Many faces of programming

I developed software for various computing devices during my lifetime. When I started I had a certain goal, or end game… if you will. These days I see a vastly different person in the mirror compared to when I started, and that got me thinking, “I wonder how everyone else sees me?” Hi, I’m Cliff. You’re here because you write code and nobody else truly understands what you do. I’m here because I share your story. The following is an abbreviated history of where I started my career and where I currently am. It attempts to capture how the people in my life view me and how those views evolved over the years.


As a software guy I have always been misunderstood. It’s hard to describe, in words, where the disconnect is. Take the following exchange as an example:

So my wife says, “Go to the supermarket and get me a gallon of milk and if they have eggs get 6.” When I came back she was furious with me asking, “why did you buy 6 gallons of milk??!!!”

I replied, “Because they had eggs!”

The problem exists in the different vantage points the people in my life have. In the beginning of my career I was all about backend work. It was mostly legacy AS/400 but then I got into SQL with DB2 and… well, here’s a decorated description:

(Disclaimer: The author has shamelessly linked to artwork from various corners of the internet to make a point. Any similarities with what you find here and real life scenarios is purely coincidental…)


The DB2 SQL Database Programmer

What my mother thinks I do

What the Starbucks barista listening to my conference call thinks I do

What I think I do

What my clients think I do

What I actually do







I eventually moved into General desktop client/server programming. I felt the need to convey my career change to loved ones but I truly don’t think they understood where I was headed.

The General Desktop Programmer

What my grandparents think I do

What my uncle thinks I do










What my wife thinks I do



What my neighbor thinks I do

What I actually do

Eventually I moved into more modern technologies landing my first job working for a major dotcom company. I got my first Blackberry, then my first iPhone along with other cool mobile computing toys.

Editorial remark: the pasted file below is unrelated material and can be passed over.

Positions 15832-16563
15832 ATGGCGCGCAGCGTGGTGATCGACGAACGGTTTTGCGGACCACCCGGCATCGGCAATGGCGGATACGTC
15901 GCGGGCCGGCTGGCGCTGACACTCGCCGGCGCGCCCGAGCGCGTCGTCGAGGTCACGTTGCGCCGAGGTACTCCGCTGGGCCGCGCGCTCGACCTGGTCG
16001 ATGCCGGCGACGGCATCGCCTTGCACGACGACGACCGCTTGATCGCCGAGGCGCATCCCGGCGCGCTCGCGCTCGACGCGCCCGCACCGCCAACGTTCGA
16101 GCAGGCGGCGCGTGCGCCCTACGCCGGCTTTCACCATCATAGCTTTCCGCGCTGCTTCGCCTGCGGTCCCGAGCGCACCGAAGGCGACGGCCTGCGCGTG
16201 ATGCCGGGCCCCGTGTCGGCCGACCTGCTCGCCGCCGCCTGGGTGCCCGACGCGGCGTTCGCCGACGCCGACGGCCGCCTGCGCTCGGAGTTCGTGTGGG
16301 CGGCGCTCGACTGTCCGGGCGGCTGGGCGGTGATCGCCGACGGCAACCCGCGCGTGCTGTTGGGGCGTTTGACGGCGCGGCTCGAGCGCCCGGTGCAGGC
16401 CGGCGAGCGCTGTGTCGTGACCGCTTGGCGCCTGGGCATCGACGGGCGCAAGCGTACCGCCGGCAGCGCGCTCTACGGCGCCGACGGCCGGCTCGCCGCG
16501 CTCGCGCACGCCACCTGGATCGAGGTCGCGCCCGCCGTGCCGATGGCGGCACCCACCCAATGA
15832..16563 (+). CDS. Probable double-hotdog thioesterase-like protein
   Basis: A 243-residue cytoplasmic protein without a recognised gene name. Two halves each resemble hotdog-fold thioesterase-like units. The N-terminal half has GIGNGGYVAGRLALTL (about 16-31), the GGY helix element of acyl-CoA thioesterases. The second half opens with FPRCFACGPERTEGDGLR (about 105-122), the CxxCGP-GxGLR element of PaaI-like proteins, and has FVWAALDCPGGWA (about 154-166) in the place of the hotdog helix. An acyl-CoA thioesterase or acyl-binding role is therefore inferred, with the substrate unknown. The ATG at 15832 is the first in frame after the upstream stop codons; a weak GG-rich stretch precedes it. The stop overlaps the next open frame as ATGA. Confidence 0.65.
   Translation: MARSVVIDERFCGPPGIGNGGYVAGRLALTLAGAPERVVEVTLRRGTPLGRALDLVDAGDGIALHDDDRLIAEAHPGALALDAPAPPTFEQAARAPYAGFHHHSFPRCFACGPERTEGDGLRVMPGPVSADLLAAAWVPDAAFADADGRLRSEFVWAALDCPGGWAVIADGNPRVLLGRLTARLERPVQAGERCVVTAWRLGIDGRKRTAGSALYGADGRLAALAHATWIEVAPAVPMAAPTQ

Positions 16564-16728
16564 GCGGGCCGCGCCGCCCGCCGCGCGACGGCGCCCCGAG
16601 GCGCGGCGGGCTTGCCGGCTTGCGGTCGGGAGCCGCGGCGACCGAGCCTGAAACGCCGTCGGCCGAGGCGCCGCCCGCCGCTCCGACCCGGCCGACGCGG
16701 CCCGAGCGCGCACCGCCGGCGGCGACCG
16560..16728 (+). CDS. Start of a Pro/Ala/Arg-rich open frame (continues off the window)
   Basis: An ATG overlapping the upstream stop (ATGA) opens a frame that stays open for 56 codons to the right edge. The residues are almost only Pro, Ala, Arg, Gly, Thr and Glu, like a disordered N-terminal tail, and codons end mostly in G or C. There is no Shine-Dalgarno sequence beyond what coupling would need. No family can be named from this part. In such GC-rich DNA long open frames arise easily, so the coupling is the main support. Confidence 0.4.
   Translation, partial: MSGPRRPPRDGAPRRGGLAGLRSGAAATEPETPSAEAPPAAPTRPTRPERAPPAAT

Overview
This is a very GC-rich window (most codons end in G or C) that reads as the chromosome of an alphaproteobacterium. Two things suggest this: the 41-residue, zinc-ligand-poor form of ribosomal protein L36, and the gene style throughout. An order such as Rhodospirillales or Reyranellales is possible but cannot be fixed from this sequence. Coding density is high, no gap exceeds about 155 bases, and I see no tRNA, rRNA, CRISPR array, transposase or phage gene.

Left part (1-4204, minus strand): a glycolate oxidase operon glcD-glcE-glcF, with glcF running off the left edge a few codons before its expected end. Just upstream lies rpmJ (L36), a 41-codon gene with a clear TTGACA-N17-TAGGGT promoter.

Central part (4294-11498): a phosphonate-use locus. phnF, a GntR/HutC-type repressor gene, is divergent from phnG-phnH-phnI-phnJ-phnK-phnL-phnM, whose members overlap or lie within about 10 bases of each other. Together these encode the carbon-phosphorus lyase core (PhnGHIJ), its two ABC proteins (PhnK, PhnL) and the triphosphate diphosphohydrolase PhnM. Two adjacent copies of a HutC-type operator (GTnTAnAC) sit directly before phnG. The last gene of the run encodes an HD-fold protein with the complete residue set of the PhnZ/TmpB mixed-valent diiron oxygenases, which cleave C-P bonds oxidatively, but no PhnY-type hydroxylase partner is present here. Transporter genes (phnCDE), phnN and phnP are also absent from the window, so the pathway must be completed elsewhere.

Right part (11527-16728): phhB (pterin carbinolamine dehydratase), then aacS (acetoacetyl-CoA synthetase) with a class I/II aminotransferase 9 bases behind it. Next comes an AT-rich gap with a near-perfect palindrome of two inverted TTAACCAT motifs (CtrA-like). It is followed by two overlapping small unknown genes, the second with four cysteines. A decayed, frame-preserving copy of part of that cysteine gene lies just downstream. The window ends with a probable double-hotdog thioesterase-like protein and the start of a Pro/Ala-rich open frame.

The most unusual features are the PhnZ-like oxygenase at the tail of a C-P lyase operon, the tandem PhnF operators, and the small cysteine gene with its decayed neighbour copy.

The Mobile Developer

What my older daughter thinks I do

What my younger daughter thinks I do

What my best friend thinks I do

What I think I do

What I actually do


…and finally I came to understand that not only do different vantage points color my perceived reality, also my choice of programming language has a huge impact on how I attack problems. The next illustration explains how various programming languages would shape ones overall college career.

Programming Languages in College


How to Suck At Programming #739

Quickly create a patch for a single file edit using “svn diff” and then review the word wrapped command line noticing you forgot the file redirect operator “>” in the command so let’s put it in the first blank spot your eyes detect after the word “diff”…

svn diff my/complicated/path/to/the
/single/file.m > my-last-minute.patch


svn diff > my/complicated/path/to/the
/single/file.m > my-last-minute.patch

#Songsincode – It was fun while it lasted

Activity seems to have slowed significantly on the #songsincode trend on Twitter. It’s just as well since we all have day jobs and need a lot less distraction. I posted a few of my own. For those of you that didn’t figure them all out here’s the expanded list:

Take out the paper and the trash! Or you don’t get no spendin’ cash!
-(double) get {return getpaper && trash == taken_out ? spending_cash : nil} #songsincode

Stayin’ alive, staying alive! Ah-ah-ah-ah…
it=new Thread(go); try{it.start();} catch(InterruptedException e) {it.start(); out.println(”ah-ah-ah-ah” + it.isAlive());} #songsincode

Stayin’ alive, staying alive! Ah-ah-ah-ah…
foreverTask = new Thread(this); while(foreverTask.isAlive()) {System.out.println(”ah… ah… ah… ah…”);} #songsincode

Everybody dance now! Let the rythm take control, let the rythm move you
everybody.each { Date()); } rhythm.take(new Control()); rhythm.move(you); #songsincode

Whitney Houston: If I should stay,
I would only be in your way.
So I’ll go, but I know
I’ll think of you ev’ry step of the way.